Saran calls in a physician who injects a serum into Zélie’s neck while Inan watches, horrified. Saran says it is to keep her from passing out while they torture her. A soldier tears the back of Zélie’s dress and begins to heat his dagger over the flames of a torch. The knife sears into Zélie’s back, a pain so intense that Inan can also feel it. He runs forward and attempts to fight off the guards.
Unlike Zélie, who sees violence as a tool to fight oppression and protect her family, Saran uses violence to inflict cruelty and fear. He is adept at drawing out pain and exerting psychological as well as physical torture.
Saran scoffs at Inan, who feels the sting of his father’s disappointment. The guards pull Inan out of the room just as he realizes the soldiers are carving the word “maggot” into Zélie’s back.
Even though Inan has renounced his father’s ways, he still feels a desire to make him proud, showing that he has not fully rejected his father. Saran’s decision to carve a slur into Zélie’s back shows the way that his use of torture is linked to the way he dehumanizes and exploits divîners. He feels no qualms about hurting Zélie because he views her as less than human.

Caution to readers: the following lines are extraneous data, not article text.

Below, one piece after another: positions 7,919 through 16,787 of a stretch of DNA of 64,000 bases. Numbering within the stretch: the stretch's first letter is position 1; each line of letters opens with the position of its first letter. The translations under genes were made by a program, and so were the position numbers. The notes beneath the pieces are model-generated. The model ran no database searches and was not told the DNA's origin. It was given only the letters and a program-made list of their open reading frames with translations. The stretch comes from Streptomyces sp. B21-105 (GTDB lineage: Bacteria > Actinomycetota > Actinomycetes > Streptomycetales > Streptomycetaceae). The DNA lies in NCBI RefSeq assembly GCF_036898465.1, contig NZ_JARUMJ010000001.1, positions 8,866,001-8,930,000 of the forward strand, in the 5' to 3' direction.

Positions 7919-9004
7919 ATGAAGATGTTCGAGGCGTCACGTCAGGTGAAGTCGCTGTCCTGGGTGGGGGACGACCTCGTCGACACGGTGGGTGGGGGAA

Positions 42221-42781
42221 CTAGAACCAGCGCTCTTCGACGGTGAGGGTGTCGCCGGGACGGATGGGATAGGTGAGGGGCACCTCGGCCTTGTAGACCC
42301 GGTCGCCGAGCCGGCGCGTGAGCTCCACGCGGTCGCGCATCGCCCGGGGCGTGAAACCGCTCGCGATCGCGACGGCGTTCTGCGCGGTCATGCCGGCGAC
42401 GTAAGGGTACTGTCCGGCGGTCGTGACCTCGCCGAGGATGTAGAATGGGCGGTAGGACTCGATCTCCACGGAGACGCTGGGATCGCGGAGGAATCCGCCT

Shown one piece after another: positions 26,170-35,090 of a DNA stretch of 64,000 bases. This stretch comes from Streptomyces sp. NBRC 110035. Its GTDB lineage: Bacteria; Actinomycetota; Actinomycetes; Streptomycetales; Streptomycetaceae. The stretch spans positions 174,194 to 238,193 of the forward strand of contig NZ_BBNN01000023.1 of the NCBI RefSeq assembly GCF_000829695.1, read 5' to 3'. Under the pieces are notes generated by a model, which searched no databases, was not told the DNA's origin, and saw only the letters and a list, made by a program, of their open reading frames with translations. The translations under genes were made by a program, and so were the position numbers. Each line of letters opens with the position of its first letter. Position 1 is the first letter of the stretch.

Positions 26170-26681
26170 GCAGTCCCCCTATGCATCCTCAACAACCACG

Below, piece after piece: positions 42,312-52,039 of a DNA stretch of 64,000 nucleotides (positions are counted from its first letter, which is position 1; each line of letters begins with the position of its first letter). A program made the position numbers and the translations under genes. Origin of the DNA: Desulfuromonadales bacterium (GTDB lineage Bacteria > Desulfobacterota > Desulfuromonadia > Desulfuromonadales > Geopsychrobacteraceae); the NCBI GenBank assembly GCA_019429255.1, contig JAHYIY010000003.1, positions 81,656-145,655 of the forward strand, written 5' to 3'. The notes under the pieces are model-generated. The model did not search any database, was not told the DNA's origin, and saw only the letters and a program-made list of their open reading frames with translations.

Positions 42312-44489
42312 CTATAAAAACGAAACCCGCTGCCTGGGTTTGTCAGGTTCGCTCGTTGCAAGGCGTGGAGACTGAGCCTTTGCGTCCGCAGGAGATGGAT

Desperate, Inan snaps into the dreamscape. He needs to bring Zélie there, to save her from the pain. Zélie appears, but she seems not to know where or even who she is. Crying, she says she can’t feel anything. Watching Zélie, Inan thinks of Saran’s refrain: “duty before self.” He thinks of Kwame bursting into flames. He realizes he must prevent destruction at all costs.
Seeing the pain that his father has caused, Inan again decides that his father’s way is unacceptable. But he also thinks of the divîners fighting back as evidence that their way cannot be right, either. He believes that if anyone has outsized power—be it his father or the divîners—then violence will continue in Orïsha.